Women are most likely to develop excessive swelling at around the 3rd trimester. That’s when multiple swelling causing factors are in play the most. The swelling will be worst at the end of the day, after standing and walking throughout the day.

After giving birth, things usually return to normal fairly quickly. Your normal fluid balance will return, and any excess swelling you experienced during your pregnancy should stop.

Remember that some swelling is normal, especially during the 3rd trimester of pregnancy. Some swelling in the hands is also considered normal. This makes sense, since your body’s hormonal balance is changing and you’re retaining more water. Call your doctor’s office if you experience any of the following:

  • Swelling of the face
  • Puffiness of the tissue surrounding the eyes
  • Large amounts of swelling in your wrists and hands
  • The sudden appearance of excessive swelling in the calves, ankles, and feet

These symptoms could be signs of a blood pressure disorder known as preeclampsia, which can occur during pregnancy. This can affect the developing fetus, so seek medical attention immediately.

It’s also essential to see your doctor if one leg is swells suddenly, or if one leg is more swollen than the other, especially if this is seen in the calf area. This is usually accompanied by pain and tenderness. This could be a sign of a blood clot, which is potentially life threatening. Don’t wait, call for immediate assistance.

 

 

If you have any concerns regarding swelling during pregnancy call 724-987-3220 to schedule an immediate consultation!

  1. Avoid sitting cross-legged for long periods.
  2. Don’t wear high heels.
  3. Stay hydrated.
  4. Eat less salt.
  5. Get regular exercise, preferably daily.
  6. Lie on your side, not your back.
  7. Eat healthy.
  8. Maintain a reasonable body weight.
  9. Wear compression hose.
  10. Elevate your feet whenever possible during the day, and sleep with them propped up 6 to 8 inches above the level of your heart.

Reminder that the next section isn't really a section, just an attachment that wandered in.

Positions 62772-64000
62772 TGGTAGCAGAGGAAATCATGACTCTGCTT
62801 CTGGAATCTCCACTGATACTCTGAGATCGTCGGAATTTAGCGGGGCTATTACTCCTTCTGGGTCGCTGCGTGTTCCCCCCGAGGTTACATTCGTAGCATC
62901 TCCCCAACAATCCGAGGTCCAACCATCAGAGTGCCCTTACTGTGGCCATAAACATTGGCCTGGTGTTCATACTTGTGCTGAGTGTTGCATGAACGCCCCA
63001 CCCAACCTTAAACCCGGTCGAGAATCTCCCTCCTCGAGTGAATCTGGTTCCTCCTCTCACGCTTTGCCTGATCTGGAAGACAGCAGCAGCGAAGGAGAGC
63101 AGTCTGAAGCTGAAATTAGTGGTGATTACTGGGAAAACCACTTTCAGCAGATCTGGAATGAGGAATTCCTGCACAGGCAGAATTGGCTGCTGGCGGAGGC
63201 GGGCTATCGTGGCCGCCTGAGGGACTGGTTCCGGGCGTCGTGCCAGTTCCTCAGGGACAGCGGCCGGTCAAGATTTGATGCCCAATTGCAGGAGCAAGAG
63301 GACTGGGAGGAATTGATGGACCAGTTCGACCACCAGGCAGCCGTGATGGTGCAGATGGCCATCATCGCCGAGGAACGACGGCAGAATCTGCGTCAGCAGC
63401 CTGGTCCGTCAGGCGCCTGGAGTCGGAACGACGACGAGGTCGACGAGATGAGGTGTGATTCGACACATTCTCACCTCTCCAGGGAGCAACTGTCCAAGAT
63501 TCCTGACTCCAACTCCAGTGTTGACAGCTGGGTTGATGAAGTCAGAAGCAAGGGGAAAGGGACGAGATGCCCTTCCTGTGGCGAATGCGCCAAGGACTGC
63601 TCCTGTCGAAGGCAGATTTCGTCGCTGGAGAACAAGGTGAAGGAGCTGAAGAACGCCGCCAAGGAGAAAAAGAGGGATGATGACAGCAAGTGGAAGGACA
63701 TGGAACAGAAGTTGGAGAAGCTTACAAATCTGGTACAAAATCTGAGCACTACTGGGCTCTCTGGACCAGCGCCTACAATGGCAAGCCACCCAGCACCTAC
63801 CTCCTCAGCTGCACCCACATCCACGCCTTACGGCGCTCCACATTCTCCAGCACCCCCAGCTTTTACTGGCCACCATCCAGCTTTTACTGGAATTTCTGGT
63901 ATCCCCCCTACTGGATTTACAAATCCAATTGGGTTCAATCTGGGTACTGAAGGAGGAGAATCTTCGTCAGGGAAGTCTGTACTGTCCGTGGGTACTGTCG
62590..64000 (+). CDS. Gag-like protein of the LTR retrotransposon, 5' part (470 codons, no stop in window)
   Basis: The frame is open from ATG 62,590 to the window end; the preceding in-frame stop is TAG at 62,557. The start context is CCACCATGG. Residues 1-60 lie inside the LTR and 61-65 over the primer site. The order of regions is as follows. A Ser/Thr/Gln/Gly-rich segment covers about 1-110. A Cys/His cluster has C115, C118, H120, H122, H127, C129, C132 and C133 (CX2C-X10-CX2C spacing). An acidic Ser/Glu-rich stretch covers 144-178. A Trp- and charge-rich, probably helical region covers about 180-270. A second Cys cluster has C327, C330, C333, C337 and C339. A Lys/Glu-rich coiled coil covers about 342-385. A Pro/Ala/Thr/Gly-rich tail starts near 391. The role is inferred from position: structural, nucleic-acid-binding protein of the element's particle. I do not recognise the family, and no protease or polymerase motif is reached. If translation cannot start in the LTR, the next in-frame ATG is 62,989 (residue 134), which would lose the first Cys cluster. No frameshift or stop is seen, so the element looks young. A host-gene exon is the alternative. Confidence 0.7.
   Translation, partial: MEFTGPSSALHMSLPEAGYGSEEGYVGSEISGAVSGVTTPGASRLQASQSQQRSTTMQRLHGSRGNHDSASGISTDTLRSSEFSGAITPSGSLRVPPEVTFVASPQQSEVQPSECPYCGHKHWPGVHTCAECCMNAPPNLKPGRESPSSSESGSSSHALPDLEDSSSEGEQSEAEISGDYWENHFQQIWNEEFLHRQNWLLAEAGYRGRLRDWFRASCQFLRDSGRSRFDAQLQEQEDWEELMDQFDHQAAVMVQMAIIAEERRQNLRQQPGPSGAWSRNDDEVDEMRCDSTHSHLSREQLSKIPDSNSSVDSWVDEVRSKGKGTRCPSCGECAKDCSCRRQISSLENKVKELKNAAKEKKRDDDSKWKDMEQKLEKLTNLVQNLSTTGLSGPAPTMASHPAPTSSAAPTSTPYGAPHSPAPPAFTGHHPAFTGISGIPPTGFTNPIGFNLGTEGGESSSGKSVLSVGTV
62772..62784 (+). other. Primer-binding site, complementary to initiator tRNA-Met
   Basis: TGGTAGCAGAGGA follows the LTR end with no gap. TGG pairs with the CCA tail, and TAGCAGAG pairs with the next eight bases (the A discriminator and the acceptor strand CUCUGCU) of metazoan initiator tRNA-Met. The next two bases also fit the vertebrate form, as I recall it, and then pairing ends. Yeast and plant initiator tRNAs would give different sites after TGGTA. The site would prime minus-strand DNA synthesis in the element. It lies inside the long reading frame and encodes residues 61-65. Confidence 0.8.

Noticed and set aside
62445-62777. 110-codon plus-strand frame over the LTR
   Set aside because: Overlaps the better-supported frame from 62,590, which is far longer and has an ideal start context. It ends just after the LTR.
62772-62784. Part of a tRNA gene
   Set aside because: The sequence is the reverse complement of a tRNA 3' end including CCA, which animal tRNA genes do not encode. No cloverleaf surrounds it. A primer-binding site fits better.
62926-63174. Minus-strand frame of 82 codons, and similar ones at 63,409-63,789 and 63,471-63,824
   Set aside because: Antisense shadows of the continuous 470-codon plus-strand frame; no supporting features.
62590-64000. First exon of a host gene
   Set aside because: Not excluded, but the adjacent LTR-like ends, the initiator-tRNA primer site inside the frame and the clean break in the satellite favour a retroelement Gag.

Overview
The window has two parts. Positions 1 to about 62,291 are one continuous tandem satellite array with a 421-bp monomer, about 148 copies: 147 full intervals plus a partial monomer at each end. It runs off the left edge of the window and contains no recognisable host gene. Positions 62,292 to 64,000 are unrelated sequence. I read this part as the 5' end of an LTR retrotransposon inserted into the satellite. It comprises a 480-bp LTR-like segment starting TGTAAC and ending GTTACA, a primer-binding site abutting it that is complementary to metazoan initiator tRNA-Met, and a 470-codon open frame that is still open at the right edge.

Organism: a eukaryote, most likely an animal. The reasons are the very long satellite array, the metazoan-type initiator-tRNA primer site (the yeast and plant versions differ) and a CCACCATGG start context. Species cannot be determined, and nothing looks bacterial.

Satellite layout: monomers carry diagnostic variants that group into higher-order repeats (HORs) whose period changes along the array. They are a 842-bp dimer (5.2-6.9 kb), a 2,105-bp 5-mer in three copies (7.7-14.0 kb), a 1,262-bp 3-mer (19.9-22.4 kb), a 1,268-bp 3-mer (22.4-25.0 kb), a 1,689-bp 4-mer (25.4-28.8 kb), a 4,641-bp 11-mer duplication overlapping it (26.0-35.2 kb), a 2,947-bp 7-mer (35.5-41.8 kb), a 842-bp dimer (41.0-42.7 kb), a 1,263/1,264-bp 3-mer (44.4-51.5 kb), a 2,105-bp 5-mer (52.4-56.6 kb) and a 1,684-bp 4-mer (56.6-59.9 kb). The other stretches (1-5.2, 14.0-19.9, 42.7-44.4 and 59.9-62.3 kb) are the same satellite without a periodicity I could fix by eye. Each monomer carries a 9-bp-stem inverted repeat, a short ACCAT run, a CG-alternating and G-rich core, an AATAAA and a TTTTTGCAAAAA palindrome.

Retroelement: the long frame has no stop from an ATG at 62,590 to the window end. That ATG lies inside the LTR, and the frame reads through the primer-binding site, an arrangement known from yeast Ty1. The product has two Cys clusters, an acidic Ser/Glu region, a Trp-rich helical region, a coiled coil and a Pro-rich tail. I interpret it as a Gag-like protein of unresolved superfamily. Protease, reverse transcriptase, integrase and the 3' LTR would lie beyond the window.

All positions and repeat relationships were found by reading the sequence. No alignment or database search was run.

If you have any concerns regarding swelling during pregnancy schedule a free vein screening today!

After delivery, the appearance of your leg veins will likely improve somewhat. Expect maximal improvement to occur in a 3 to 4 month time period. How much improvement you’ll see varies considerably from patient to patient. If you’ve had large varicosities in the past, have had multiple prior pregnancies, and if you’ve have a family history of vein problems, then you may improve less than you’d like. Excess body weight also plays a large role, as this greatly increases pressure on the leg veins while standing. For similar reasons, if your work requires long periods of standing immediately after your pregnancy this could limit the improvement you’re likely to see.

Concerned that your veins haven't returned to normal? Schedule your Free Vein Screening today!

Spider veins also develop in a very large number of women while they’re pregnant due to an increase in pressure on the leg veins due to the weight of the developing baby. These won’t typically cause the achiness, heaviness, or pain associated with varicose veins, but their appearance may be unsightly. After pregnancy, as with the larger varicose veins, you can expect partial improvement.

Concerned that your veins haven't returned to normal? Schedule your Free Vein Screening today!

Vein problems have the potential to be medically serious. It is important to be assessed by a vein specialist to determine if the vein issue is as expected during pregnancy or it is more serious.

Call 724-987-3220 to schedule your consultation by a vein specialist.

After your postpartum exam, come in for a Doppler Ultrasound to assess the vein damage done during pregnancy and see what can be done to repair the damage and prevent symptoms from getting worse!

Call 724-987-3220 to schedule a vein consultation.